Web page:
January 1

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    Henry Morgentaler

    Henry Morgentaler

    On this date in 1923, abortion doctor and pro-choice activist Henry Morgentaler, born Henryk Morgentaler, was born in Lodz, Poland. His parents were Jewish socialists. The Gestapo murdered his father in 1939 when the Nazis invaded Poland. Morgentaler, his mother and two siblings were forced to live in Lodz’s ghetto, where his sister died, until 1944. The Nazis then sent Morgentaler, his mother and his brother to Auschwitz, where they killed his mother and the brothers did forced labor until they were sent to Dachau, which Allied forces liberated in 1945. 

    He emigrated to Canada in 1950 and graduated from the University of Montreal’s medical school in 1953. He began his career as a general practitioner but transitioned to family planning when he saw the need. He performed his first abortion in 1968 and opened his first abortion clinic in Montreal in 1969.

    “I decided to break the law to provide a necessary medical service because women were dying at the hands of butchers and incompetent quacks, and there was no one there to help them. The law was barbarous, cruel and unjust. I had been in a concentration camp, and I knew what suffering was. If I can ease suffering, I feel perfectly justified in doing so.” (Morgantaler: A Difficult Hero, by Catherine Dunphy, 1996.)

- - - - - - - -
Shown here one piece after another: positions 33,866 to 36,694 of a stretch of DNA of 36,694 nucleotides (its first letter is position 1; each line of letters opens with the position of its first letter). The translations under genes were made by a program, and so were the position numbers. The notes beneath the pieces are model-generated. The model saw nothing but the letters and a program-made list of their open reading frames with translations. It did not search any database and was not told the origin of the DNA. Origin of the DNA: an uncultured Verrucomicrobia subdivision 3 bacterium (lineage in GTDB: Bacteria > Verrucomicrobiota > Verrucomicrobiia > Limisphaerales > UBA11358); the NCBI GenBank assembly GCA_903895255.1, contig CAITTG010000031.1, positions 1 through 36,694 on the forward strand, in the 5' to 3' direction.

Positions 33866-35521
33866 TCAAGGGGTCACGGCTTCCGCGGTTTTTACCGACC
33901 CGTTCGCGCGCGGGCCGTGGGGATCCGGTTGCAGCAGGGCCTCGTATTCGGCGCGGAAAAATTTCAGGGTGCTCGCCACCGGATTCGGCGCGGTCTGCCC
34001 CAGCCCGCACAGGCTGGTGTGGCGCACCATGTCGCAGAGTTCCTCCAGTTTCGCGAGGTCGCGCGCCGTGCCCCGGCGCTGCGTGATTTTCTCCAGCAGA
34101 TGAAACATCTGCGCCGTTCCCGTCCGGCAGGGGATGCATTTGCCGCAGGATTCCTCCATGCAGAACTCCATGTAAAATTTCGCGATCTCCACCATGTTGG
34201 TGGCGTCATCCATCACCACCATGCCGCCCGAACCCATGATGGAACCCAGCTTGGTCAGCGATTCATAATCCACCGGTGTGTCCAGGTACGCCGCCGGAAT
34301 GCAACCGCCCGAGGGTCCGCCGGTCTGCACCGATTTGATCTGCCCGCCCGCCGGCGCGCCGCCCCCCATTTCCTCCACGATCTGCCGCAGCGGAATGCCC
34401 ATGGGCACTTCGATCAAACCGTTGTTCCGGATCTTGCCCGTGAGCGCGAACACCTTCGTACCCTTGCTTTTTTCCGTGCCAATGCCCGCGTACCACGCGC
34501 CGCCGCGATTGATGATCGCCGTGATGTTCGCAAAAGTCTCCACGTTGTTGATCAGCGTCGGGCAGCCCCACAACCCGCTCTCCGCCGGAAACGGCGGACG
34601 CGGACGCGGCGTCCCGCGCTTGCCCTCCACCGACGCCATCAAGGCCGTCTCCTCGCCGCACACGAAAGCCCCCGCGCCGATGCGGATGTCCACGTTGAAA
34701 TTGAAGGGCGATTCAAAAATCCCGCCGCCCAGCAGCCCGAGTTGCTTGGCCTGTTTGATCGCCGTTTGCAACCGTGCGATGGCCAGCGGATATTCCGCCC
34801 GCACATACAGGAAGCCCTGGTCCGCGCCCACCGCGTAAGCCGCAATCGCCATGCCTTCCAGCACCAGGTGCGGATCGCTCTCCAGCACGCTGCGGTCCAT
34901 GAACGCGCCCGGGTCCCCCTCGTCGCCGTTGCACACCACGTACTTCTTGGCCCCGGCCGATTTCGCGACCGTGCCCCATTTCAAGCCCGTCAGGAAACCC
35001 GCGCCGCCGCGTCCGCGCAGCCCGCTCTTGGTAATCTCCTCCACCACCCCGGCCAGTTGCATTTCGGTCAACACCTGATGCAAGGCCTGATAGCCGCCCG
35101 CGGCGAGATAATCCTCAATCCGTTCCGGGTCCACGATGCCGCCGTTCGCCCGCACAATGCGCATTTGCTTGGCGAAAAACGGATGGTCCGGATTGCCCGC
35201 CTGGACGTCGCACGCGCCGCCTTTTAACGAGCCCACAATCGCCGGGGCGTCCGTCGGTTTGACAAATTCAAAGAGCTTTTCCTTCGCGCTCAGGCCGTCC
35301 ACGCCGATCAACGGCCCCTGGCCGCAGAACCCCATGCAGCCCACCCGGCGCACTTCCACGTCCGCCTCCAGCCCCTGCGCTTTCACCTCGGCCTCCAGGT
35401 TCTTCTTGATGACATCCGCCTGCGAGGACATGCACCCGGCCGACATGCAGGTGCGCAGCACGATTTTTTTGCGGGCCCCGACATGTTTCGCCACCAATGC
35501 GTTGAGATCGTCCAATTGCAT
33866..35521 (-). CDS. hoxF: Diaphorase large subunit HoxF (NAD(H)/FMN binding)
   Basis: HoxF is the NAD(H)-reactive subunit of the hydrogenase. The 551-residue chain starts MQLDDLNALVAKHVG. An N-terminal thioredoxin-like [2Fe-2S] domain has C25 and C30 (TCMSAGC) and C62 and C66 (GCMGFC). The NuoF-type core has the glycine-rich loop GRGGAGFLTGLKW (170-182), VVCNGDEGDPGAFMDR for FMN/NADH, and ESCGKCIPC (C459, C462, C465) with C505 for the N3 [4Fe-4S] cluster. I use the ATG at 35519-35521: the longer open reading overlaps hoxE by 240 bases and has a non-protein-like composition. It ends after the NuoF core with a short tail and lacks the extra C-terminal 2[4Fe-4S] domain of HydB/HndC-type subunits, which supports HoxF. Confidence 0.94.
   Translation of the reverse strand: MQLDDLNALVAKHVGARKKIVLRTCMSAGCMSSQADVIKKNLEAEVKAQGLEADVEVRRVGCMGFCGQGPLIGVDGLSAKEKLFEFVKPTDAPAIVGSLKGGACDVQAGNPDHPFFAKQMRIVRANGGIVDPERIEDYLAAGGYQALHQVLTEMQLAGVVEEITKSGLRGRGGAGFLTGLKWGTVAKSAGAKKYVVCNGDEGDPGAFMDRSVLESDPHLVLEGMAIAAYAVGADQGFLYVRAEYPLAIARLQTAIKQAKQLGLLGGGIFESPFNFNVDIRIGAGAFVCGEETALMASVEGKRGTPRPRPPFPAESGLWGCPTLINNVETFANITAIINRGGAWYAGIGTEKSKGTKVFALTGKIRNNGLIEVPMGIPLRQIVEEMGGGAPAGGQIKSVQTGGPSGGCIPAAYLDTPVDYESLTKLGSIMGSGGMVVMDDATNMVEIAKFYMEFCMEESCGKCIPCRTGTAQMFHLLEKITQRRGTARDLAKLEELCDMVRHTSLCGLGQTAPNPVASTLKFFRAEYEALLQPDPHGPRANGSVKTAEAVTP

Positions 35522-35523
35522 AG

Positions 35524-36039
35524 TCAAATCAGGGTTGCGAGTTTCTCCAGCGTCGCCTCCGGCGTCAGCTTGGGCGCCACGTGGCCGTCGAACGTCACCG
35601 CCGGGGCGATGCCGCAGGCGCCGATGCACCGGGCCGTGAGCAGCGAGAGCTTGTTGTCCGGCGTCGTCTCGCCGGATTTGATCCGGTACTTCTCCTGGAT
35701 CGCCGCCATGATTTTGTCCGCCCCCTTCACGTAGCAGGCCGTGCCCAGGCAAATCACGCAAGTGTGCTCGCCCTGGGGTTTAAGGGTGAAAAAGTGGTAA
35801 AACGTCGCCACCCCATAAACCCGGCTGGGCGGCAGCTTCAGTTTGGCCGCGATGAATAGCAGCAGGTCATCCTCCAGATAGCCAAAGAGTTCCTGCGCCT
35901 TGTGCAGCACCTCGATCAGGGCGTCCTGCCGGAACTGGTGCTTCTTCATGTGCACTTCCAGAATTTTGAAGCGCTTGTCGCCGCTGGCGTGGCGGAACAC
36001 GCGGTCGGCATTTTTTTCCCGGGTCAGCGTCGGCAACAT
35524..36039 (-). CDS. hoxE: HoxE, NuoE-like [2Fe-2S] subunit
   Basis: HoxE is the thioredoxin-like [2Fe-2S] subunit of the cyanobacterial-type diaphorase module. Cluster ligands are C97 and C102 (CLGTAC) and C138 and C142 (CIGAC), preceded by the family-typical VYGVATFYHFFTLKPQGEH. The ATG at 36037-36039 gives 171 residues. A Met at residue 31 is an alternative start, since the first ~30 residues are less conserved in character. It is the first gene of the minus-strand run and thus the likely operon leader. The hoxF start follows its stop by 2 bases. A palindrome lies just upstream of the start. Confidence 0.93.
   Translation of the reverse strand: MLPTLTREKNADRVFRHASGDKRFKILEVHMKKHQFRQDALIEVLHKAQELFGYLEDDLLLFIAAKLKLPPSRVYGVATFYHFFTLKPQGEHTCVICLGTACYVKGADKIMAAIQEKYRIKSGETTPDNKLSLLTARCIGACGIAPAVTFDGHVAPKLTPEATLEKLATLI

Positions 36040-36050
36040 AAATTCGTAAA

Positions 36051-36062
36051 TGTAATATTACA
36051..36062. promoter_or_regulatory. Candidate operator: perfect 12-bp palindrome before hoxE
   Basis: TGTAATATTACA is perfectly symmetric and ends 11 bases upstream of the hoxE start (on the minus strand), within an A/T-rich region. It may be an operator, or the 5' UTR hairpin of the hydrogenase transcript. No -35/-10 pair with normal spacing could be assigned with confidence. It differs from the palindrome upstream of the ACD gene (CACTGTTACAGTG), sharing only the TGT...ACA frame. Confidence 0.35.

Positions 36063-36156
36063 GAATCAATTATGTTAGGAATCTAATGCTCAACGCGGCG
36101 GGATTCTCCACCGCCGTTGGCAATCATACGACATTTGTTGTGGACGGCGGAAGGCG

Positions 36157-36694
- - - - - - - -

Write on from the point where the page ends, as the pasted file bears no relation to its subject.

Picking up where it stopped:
Morgantaler battled the Catholic Church, his clinics were raided by police and harassed by pickets and he was arrested four times for performing abortions. Each time he was acquitted by jurors but was sentenced to 18 months in prison when one of his acquittals was appealed. Morgantaler was released after 10 months when he suffered a heart attack.

    Another acquittal that was appealed went to the Canadian Supreme Court, resulting in a historic 1988 decision overturning a law restricting abortions to hospitals and to those in which the pregnancy endangered the woman. Even in Canada, his actions were controversial and after several abortion doctors were attacked and even murdered, he took many safety precautions, including wearing a bulletproof vest. 

    He was active in humanist organizations in Montreal, and in 1975 the American Humanist Association made him its Humanist of the Year. He received many other honors and recognition for his work, including induction into the Order of Canada in 2008. Morgentaler married three times and divorced twice. He had four children: Goldie, Bamie, Yann and Benny. At the time of his death at age 90, he was married to Arlene Leibovich. (D. 2013)

    PHOTO: rabbleradio under CC 2.0.

    “In Canada, you have fewer religious fanatics, there is much less violence in Canada and it’s a much more tolerant society.”

    — Morgentaler, quoted in “Sniper Attacks on Doctors Create Climate of Fear in Canada” (New York Times, Oct. 29, 1998)
    Compiled by Sarah Eucalano
    © Freedom From Religion Foundation. All rights reserved.

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